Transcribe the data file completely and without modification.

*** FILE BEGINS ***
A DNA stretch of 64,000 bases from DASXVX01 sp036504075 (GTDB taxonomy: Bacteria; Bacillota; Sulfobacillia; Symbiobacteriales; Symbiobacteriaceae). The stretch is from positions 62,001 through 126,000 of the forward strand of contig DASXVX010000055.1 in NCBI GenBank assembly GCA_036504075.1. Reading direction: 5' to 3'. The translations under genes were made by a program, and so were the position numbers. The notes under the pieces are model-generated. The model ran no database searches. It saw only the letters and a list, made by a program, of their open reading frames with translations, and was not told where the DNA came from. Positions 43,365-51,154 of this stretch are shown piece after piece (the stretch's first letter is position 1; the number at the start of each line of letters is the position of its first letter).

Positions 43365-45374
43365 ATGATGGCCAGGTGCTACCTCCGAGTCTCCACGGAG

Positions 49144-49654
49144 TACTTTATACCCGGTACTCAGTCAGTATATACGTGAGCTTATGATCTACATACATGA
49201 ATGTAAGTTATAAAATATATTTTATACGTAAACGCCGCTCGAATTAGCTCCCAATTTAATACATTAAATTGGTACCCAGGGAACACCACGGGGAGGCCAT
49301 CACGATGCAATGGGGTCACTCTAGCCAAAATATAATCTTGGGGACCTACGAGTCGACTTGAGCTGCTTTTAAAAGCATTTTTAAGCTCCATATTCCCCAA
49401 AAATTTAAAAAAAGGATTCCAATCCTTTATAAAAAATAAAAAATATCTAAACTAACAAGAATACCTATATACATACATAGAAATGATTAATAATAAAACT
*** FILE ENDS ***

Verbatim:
A DNA stretch of 64,000 bases from DASXVX01 sp036504075 (GTDB taxonomy: Bacteria; Bacillota; Sulfobacillia; Symbiobacteriales; Symbiobacteriaceae). The stretch is from positions 62,001 through 126,000 of the forward strand of contig DASXVX010000055.1 in NCBI GenBank assembly GCA_036504075.1. Reading direction: 5' to 3'. The translations under genes were made by a program, and so were the position numbers. The notes under the pieces are model-generated. The model ran no database searches. It saw only the letters and a list, made by a program, of their open reading frames with translations, and was not told where the DNA came from. Positions 43,365-51,154 of this stretch are shown piece after piece (the stretch's first letter is position 1; the number at the start of each line of letters is the position of its first letter).

Positions 43365-45374
43365 ATGATGGCCAGGTGCTACCTCCGAGTCTCCACGGAG

Positions 49144-49654
49144 TACTTTATACCCGGTACTCAGTCAGTATATACGTGAGCTTATGATCTACATACATGA
49201 ATGTAAGTTATAAAATATATTTTATACGTAAACGCCGCTCGAATTAGCTCCCAATTTAATACATTAAATTGGTACCCAGGGAACACCACGGGGAGGCCAT
49301 CACGATGCAATGGGGTCACTCTAGCCAAAATATAATCTTGGGGACCTACGAGTCGACTTGAGCTGCTTTTAAAAGCATTTTTAAGCTCCATATTCCCCAA
49401 AAATTTAAAAAAAGGATTCCAATCCTTTATAAAAAATAAAAAATATCTAAACTAACAAGAATACCTATATACATACATAGAAATGATTAATAATAAAACT